Squadron Leader Andrew “Andy” Robert MacKenzie
DoB: August 10, 1920
DoD: September 21, 2009
Cause of death: Cancer
Confirmed kills: 8.25
Attended No.1 Manning Depot, Toronto, 7-24 June 1940.
Trained at No.1 ITS (24 June to 21 July 1940),
No.4 EFTS (21 July to 6 October 1940) and
No.31 SFTS (6 October 1940 to 8 January 1941).
No.421 Squadron, 10 August 1943 to 16 May 1943;
No.403 Squadron, 16 May to 28 August 1944.
No.135 Squadron (29 January to 7 September 1945).
Transferred to Reserve, 1 October 1945
Photo of S/L MacKenzie (Front left) taken Sept 1943
Used with permission from acesofww2.com
Enlisted in 1940 on June 6th. On 1943 August 26th, MacKenzie was awarded his first BF.109 destroyed which he was given ¼ of the kill with 4 others. On December the 20th 1943 over the south of England, Mackenzie the 32-year-old flying instructor from Montreal had just racked up an astonishing 3 kills all within 90 seconds. Being two FW.190’s and one BF.109. He shot down the second Focke-Wulf after shaking a couple of Nazis off his tail and coming out of a turn to find himself on the tail of two German planes chasing F/L Ed Gimbel. Then January 15th, 1944, MacKenzie was awarded the Distinguished Flying Cross, being regarded as flying with skill and a resolute fighter whose determination to destroy the enemy has always been evident. Then on June 28th, 1944, Mackenzie was yet again credited with another kill of an FW.190. MacKenzie then on the 2nd of July 1944 managed to take down and destroy one BF.109 and damage another. Finally, MacKenzie's last few kills were on the 16th of July 1944 where he took down two BF.109s. Mackenzie was then returned to Canada after being shot down over Utah Beach by an American anti-aircraft gun. After the war, McKenzie then flew in Korea and was shot down by a Saber 5 pilot on December 5th, 1952 while in deep Chinese territory but then picked up by the North Koreans. Then spent the rest of the Korean war as a POW and wasn't released until not released until 5 Dec 1954 which was long after the 27 July 1953 cease-fire, he was the RCAF's only POW in Korea.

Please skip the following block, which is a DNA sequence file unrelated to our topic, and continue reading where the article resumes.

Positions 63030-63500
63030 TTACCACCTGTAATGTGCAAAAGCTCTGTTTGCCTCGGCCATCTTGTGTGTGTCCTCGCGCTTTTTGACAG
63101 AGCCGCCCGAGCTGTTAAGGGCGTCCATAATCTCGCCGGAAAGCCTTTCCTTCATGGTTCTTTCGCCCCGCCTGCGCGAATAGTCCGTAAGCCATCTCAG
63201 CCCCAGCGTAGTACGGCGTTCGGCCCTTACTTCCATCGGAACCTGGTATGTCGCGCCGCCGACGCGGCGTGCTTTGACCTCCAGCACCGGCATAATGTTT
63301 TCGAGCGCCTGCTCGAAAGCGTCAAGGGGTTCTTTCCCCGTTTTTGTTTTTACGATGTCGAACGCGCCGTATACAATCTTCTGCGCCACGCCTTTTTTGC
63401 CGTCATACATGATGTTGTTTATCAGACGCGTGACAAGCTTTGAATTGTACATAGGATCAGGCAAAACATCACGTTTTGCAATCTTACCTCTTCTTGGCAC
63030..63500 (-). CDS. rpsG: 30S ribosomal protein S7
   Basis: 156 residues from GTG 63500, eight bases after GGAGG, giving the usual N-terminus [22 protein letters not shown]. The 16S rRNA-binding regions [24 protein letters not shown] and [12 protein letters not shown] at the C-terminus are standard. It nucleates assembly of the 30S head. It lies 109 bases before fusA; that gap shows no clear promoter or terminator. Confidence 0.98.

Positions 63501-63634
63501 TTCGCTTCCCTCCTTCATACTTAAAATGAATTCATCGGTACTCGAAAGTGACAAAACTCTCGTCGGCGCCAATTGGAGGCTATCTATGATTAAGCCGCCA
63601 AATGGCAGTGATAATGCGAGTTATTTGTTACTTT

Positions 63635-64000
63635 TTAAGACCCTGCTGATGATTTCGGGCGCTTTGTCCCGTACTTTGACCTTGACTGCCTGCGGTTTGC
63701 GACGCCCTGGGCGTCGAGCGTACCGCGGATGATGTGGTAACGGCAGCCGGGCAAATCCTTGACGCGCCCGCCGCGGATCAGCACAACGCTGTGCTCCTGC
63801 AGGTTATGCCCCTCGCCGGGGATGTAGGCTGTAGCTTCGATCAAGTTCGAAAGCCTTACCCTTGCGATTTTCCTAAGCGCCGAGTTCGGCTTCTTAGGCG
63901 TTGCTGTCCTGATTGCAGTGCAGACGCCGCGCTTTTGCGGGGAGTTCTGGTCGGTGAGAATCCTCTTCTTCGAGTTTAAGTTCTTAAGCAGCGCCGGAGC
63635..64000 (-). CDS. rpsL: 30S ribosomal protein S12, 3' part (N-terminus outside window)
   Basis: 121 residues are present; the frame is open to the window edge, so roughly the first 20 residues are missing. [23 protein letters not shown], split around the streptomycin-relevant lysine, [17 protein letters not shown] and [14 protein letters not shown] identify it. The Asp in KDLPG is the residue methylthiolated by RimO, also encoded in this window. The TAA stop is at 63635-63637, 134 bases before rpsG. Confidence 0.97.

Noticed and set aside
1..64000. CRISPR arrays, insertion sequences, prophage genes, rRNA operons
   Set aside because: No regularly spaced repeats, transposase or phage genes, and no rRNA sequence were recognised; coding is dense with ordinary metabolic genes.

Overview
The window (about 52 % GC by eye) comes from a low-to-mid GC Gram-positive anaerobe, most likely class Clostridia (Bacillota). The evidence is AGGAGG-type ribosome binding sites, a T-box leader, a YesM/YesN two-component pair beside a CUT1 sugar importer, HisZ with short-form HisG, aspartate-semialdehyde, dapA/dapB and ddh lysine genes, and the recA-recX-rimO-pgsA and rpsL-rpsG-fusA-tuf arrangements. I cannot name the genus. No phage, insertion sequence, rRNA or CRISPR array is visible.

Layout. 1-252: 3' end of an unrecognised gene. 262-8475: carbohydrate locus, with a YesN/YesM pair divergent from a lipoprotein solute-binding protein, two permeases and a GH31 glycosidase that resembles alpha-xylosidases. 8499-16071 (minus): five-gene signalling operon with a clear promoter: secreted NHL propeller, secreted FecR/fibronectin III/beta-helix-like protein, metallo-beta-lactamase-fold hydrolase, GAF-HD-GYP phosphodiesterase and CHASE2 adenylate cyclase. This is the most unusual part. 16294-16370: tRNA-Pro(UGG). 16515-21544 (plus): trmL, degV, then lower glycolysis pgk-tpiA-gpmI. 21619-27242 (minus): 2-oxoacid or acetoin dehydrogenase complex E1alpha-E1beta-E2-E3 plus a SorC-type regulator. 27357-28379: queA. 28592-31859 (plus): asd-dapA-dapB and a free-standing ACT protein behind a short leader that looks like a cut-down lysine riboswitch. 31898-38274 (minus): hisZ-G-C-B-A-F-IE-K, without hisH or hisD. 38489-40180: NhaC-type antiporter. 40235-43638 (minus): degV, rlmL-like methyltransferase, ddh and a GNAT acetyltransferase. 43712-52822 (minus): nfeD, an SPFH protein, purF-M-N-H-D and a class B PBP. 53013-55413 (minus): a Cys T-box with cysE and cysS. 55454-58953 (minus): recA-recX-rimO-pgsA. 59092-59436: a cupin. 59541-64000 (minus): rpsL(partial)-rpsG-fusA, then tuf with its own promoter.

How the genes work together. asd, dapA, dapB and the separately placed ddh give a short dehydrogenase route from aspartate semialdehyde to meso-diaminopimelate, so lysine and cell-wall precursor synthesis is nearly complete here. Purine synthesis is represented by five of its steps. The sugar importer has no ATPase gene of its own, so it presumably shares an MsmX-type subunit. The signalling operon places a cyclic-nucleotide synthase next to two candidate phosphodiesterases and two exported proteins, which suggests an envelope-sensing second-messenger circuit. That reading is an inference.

Was the only POW who was part of the RCAF during the Korean war.
Spent 2 years in the North Korean POW camp.
While in the North Korean prison, MacKenzie communicated with cellmates that he couldn't see or talk to using messages hidden inside a bamboo broom. He learned of the war's ending through this method.
Andrew Robert "Andy" MacKenzie. (n.d.). Retrieved October 1, 2020, from